Accessibility (often abbreviated to A11y—as in "a" then 11 characters then "y") in Web development means enabling as many people as possible to use Web sites, even when those people's abilities are limited in some way. Here we provide information on developing content to be accessible.
"Accessibility is most often used to describe facilities or amenities to assist people with disabilities, as in 'wheelchair accessible'. This can extend to Braille signage, wheelchair ramps, audio signals at pedestrian crossings, walkway contours, website design, and so on." 
"The Web is fundamentally designed to work for all people, whatever their hardware, software, language, culture, location, or physical or mental ability. When the Web meets this goal, it is accessible to people with a diverse range of hearing, movement, sight, and cognitive ability." 
The MDN Accessibility Learning Area contains modern, up-to-date tutorials covering accessibility essentials:
- What is accessibility?
- This article starts off the module with a good look at what accessibility actually is — this includes what groups of people we need to consider and why, what tools different people use to interact with the Web, and how we can make accessibility part of our web development workflow.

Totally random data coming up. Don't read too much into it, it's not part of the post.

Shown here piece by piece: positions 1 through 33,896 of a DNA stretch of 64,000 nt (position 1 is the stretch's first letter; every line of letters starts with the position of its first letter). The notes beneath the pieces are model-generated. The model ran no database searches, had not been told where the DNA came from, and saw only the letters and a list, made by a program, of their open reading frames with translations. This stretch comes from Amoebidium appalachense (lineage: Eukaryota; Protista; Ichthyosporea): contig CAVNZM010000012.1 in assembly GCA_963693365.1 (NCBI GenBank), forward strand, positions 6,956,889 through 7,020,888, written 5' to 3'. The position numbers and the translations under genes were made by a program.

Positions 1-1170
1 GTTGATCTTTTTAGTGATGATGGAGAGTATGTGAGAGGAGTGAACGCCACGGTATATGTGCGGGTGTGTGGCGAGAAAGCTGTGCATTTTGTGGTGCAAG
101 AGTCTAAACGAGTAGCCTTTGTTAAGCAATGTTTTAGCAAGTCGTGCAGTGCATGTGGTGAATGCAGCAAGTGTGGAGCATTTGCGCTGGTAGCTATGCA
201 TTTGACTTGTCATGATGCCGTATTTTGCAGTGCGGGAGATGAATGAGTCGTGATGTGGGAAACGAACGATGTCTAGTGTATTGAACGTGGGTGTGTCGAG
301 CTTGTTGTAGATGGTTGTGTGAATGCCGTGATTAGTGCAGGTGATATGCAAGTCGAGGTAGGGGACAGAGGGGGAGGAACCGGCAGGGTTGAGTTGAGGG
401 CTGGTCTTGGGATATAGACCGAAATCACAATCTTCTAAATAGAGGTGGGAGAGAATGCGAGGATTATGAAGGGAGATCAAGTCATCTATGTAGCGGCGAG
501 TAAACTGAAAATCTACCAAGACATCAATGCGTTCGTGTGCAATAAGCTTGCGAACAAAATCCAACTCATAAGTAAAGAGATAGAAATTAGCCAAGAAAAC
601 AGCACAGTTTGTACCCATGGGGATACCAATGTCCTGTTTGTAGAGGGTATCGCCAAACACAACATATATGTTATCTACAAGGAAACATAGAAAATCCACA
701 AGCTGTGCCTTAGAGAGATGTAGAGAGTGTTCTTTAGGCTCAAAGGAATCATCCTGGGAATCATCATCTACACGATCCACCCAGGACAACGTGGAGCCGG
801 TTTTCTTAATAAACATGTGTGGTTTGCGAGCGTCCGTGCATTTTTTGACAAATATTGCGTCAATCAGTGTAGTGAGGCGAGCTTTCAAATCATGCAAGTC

- HTML: A good basis for accessibility
- A great deal of web content can be made accessible just by making sure the correct HTML elements are used for the correct purpose at all times. This article looks in detail at how HTML can be used to ensure maximum accessibility.
- WAI-ARIA basics
- Accessible multimedia
- Another category of content that can create accessibility problems is multimedia — video, audio, and image content need to be given proper textual alternatives so they can be understood by assistive technologies and their users. This article shows how.
- Mobile accessibility
- With web access on mobile devices being so popular, and popular platforms such as iOS and Android having fully-fledged accessibility tools, it is important to consider the accessibility of your web content on these platforms. This article looks at mobile-specific accessibility considerations.
- Understanding the Web Content Accessibility Guidelines
This set of articles provides quick explanations to help you understand the steps that need to be taken to conform to the recommendations outlined in the W3C Web Content Accessibility Guidelines 2.0 (WCAG 2.0 or just WCAG, for the purposes of this writing).
- Until now, web developers who want to make their styled <div> and <span> based widgets have lacked the proper techniques. Keyboard accessibility is part of the minimum accessibility requirements which a developer should be aware of.
- A collection of articles to learn how to use ARIA to make your HTML documents more accessible.
- Assistive technology (AT) development
- A collection of articles intended for AT developers
- Mobile accessibility checklist
- This document provides a concise checklist of accessibility requirements for mobile app developers.
- Cognitive accessibility
- When creating web content, be aware of how you can ensure that it is accessible to people cognitive impairments.
- Accessibility for seizure disorders
- Some types of visual web content can induce seizures in people with certain brain disorders. Understand the types of content that can be problematic, and find tools and strategies to help you avoid them.